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TheOrigins ofDiversity inTropical Rain Forests John Flenley fact of long distance pollen transport, and Bush et al. conclude that montane taxa formerly co-occurred >800 m lower than now. Using a temperature lapse rate of 6°C per 1000 m altitude, this translates into a cooling of c. 5°C in the Late Pleistocene. The period from 11 000 to IO 500 BP was transitional. Montane elements continued their high pollen influx, but pollen of lowland taxa such as Cecropia, Bocconia, Cek, Byrsonima, Bursera, Pilea, Mortoniodendron, Proteaceae and Trema became increasingly important. After 10500 BP, pollen (and phytoliths) of an assortment of lowland forest taxa dominated the record, although Quercus persisted in low amounts until 4000 BP. The record of human occupance and land use around La Yeguada is also of exceptional interest. Particulate carbon (probably charcoal) suddenly increases by more than an order of magnitude at c. 11 000 BP. This is during a period when diatom and sedimentological evidence shows that lake level was rising and climate becoming moister, so the possibility that the charcoal resulted from natural fires rather than human activity is extremely remote. There was a rise in Gramineae pollen from IO 500 BP, suggesting forest clearance. At c. 4000 BP there was a sudden decline in arboreal pollen taxa, and the first occurrence of Zea phytoliths, suggesting intensified human activity. How does all this affect refuge theory? The main point is that, according to the theory, the upper part of the lowland forest zone (say, around 650m, the altitude of Lake La Yeguada) was supposed to be a refugium for lowland rainforest elements during the Pleistocene, when the lower altitudes became too dry for rain forests. According to the new pollen record, the space around 650 m was unavailable as a refugium, because it was occupied by lower montane elements (Ouercus, Hex, Myrtaceae) at that time, and was therefore probably too cool for lowland elements. This does not necessarily mean that the theory is wrong: there may have been refugia but not where we first thought. Perhaps the refugia were along the coast. Sea level was lowered eustatically by c. 100 m in the Pleistocene cool phases, so the evidence for refugia may now be offshore. Alternatively,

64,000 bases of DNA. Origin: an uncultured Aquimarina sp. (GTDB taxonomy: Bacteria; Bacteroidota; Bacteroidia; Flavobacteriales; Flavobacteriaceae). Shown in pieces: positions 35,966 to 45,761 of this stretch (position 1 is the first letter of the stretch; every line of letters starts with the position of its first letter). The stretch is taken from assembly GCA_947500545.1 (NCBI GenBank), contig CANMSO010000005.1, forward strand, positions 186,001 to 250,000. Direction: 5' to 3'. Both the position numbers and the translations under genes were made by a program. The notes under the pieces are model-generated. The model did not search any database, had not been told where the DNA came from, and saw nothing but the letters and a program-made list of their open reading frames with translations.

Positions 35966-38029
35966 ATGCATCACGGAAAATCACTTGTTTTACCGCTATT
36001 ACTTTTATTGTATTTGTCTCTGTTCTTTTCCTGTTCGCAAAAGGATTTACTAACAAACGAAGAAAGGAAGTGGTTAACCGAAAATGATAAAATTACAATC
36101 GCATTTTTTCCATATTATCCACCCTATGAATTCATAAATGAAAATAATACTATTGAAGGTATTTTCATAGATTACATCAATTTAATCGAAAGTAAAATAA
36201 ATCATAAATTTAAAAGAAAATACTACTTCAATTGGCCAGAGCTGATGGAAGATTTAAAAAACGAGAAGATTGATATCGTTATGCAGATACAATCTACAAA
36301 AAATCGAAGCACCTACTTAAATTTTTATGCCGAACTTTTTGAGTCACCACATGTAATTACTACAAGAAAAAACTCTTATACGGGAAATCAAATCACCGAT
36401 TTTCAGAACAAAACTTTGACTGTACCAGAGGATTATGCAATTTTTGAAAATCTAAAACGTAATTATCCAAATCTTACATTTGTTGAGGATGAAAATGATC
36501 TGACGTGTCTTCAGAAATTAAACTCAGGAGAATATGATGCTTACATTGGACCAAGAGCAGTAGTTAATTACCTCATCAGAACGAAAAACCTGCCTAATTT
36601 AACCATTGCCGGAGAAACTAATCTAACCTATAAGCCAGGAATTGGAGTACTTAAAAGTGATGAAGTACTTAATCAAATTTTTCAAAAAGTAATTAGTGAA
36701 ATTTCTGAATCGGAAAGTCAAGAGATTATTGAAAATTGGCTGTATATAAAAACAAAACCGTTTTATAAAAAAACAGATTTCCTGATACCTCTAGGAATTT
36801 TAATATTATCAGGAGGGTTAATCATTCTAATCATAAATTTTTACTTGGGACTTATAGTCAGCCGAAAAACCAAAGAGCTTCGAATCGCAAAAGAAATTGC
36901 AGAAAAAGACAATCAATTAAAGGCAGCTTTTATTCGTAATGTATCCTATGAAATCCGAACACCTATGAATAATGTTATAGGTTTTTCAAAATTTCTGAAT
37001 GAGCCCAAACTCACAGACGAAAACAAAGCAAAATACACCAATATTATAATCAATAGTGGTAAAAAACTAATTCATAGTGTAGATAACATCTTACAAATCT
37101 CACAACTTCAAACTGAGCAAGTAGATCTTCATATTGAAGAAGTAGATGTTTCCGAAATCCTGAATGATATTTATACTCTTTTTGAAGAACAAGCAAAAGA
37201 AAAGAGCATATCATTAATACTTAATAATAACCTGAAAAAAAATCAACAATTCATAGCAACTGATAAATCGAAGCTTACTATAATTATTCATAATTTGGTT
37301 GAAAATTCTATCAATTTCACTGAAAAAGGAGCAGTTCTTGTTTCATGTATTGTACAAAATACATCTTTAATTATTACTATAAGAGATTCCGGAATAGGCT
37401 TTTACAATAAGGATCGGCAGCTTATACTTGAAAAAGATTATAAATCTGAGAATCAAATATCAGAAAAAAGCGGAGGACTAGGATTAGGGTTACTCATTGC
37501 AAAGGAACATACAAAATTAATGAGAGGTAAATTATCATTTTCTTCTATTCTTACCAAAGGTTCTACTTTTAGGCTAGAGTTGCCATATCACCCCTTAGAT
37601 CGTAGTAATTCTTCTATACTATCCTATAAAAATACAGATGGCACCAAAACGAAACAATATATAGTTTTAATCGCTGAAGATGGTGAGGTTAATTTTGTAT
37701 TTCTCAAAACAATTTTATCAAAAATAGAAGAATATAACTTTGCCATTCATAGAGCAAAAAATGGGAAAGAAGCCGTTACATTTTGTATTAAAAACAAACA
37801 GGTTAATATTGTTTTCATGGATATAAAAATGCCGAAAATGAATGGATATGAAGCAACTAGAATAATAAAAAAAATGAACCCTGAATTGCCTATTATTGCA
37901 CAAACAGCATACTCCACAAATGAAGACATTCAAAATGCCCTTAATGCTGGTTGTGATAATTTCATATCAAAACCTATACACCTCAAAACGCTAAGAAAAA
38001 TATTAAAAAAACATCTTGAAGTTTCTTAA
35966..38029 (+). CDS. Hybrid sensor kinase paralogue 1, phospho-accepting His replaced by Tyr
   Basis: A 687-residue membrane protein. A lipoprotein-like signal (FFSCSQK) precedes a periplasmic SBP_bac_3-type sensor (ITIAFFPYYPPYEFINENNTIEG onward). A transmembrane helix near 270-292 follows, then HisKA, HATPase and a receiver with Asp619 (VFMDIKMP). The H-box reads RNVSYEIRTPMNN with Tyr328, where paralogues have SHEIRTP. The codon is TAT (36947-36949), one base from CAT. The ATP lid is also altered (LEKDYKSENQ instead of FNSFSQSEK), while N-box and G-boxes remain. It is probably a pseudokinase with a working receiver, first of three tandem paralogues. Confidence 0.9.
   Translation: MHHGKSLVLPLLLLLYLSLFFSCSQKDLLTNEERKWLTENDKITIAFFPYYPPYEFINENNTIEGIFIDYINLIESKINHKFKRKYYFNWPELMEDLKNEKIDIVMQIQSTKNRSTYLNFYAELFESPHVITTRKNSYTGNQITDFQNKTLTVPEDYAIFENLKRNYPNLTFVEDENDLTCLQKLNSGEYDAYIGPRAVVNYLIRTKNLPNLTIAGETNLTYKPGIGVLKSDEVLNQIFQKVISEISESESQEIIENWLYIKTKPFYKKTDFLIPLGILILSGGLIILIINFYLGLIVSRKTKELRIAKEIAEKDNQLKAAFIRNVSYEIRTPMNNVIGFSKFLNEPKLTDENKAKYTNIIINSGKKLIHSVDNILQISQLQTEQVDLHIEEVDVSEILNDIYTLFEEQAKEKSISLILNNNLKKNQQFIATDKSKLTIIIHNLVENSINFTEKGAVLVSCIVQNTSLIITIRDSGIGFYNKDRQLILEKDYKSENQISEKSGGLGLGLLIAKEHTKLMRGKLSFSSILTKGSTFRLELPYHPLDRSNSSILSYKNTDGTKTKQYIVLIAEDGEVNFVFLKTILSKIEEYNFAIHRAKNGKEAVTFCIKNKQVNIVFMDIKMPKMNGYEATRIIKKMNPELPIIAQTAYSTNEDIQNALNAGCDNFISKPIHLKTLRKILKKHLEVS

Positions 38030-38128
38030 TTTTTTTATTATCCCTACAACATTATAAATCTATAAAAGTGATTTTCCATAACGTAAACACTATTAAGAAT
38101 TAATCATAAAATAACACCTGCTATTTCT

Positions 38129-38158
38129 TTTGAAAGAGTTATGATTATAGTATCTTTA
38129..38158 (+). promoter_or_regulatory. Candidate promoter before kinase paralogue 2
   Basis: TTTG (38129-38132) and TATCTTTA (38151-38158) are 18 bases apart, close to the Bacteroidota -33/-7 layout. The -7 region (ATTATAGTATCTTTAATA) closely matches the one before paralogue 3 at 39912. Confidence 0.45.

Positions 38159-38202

if the lower part of the lowland zone (say O-500 m altitude) was warm enough for lowland forest, but mostly too dry for it, forest elements could have survived in linear refugia along river banks. This is how rain forest survives at present on the edge of its range in Australia. The new evidence for prolonged human activity in the rain forest could give a boost to another aspect of diversity theory. It has been argued15,16 that the highest diversity is produced by a disturbance regime that is intermediate between stability and complete instability. Could the 7000 years of human disturbance (between the start at 11 000 BP and the deforestation from 4000s~) have provided the intermediate disturbance that this theory demands? New pollen evidence from New Zealand (A. Cole, pers. commun.) suggests that, in the temperate rain forest there, the intermediate disturbance levels just before deforestation may lead to a peak of diversity. In conclusion, the paper by Bush et al. has given a new stimulus to empirical palaeoecology of lowland rainforest areas. Clearly, their finding of cooling in the tropical lowlands needs to be substantiated at other Latin American sites or in other rainforest regions of the world. If supported (and there is already some support from Indonesian work17), then general circulation models for climatic change will have to be rewritten. Also, the empirical search for the tropical lowland rain forest’s Pleistocene refugia must continue. Until they are located, or are shown to have been unnecessary because the forest survived virtually unchanged, ecological understanding of the modern rain forest will lack a firm foundation.